3D printing of bioactive glass scaffolds with porosity gradient for bone tissue engineering

Reference Presenter Authors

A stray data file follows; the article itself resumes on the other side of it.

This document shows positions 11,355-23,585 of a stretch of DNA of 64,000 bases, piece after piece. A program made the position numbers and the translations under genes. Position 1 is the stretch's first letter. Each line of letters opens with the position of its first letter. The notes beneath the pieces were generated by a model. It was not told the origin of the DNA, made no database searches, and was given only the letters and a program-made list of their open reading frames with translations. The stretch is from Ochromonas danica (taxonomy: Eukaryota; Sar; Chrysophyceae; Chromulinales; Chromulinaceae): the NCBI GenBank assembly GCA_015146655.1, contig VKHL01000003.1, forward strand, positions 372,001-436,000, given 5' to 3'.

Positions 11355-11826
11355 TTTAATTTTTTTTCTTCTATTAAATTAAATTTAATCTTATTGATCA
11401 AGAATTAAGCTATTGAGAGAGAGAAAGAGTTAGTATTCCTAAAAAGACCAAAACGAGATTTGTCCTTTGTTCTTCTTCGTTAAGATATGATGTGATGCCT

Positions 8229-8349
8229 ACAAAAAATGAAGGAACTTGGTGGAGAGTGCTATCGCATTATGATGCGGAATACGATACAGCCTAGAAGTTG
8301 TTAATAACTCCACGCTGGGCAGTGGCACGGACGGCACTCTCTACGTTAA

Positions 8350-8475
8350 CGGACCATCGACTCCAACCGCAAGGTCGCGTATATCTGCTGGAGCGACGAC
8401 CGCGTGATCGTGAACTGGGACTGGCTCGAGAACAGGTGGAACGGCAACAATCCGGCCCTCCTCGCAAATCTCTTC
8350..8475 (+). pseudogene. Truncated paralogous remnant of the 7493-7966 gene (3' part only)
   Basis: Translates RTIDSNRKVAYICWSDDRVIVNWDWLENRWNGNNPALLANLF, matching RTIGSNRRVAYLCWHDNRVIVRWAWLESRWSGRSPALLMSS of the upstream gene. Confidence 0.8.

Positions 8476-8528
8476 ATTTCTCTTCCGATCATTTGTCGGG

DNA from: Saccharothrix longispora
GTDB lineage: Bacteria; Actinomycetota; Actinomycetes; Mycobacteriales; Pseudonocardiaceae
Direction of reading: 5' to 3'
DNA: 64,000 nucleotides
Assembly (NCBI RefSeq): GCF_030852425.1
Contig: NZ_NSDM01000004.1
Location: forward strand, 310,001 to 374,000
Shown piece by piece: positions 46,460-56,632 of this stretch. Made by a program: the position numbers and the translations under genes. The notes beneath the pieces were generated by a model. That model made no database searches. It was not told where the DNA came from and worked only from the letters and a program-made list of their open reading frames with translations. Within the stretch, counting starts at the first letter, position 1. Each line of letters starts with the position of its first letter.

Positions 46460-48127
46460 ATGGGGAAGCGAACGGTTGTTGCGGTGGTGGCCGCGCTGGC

02-028 Francesco Baino Baino, F.(Politecnico di Torino); Barberi, J.(Politecnico di Torino); Massera, J.(Tampere University of Technology); Verné, E.(Politecnico di Torino); In recent years, 3D printing of bioceramics has shown great promise in tissue engineering (TE) and regenerative medicine. One class of bioceramics that has drawn much are bioactive glasses (BGs). BGs not only promote the healing of hard tissues (e.g. bone) but are also promising for soft TE applications. The composition of BGs can be tailored to control their reaction rate or even to provide BGs with extra-functionalities such as antimicrobial or anti-oxidative properties. However, one drawback of such materials lies in their poor sintering ability. Indeed, sintering of BG particles post-printing often leads to partial to full crystallization. Crystallization can reduce, or even suppress, the glass bioactivity, depending on the crystal density, compositions and/or location. In this study, a silicate BG with enhanced hot forming domain was melted and crushed into powder smaller than 38 µm in size. The crystallization behavior of the glass powder was studied by hot-stage microscopy, differential thermal analysis and X-ray diffraction. 3D-printed scaffolds were produced and sintered at a temperature below any significant crystallization. Here, two set of scaffolds were produced, one set with monoporosity and another with graded porosity (i.e. the inner part of the scaffold has pores with smaller size than the outer part). The mechanical properties of the scaffolds as a function of porosity was assessed. The in vitro dissolution of both scaffold types was tested in the Kokubo’s simulated body fluid (SBF) for different time frames. The pH and the concentration of released ions were measured at each time point. The change in mechanical properties was assessed as a function of immersion time and related to the glass reactivity in SBF. The hydroxyapatite formation on the scaffold surface was confirmed by EDX/SEM. The processing of amorphous 3D-printed scaffolds with engineered porosity are of tremendous importance in bone TE.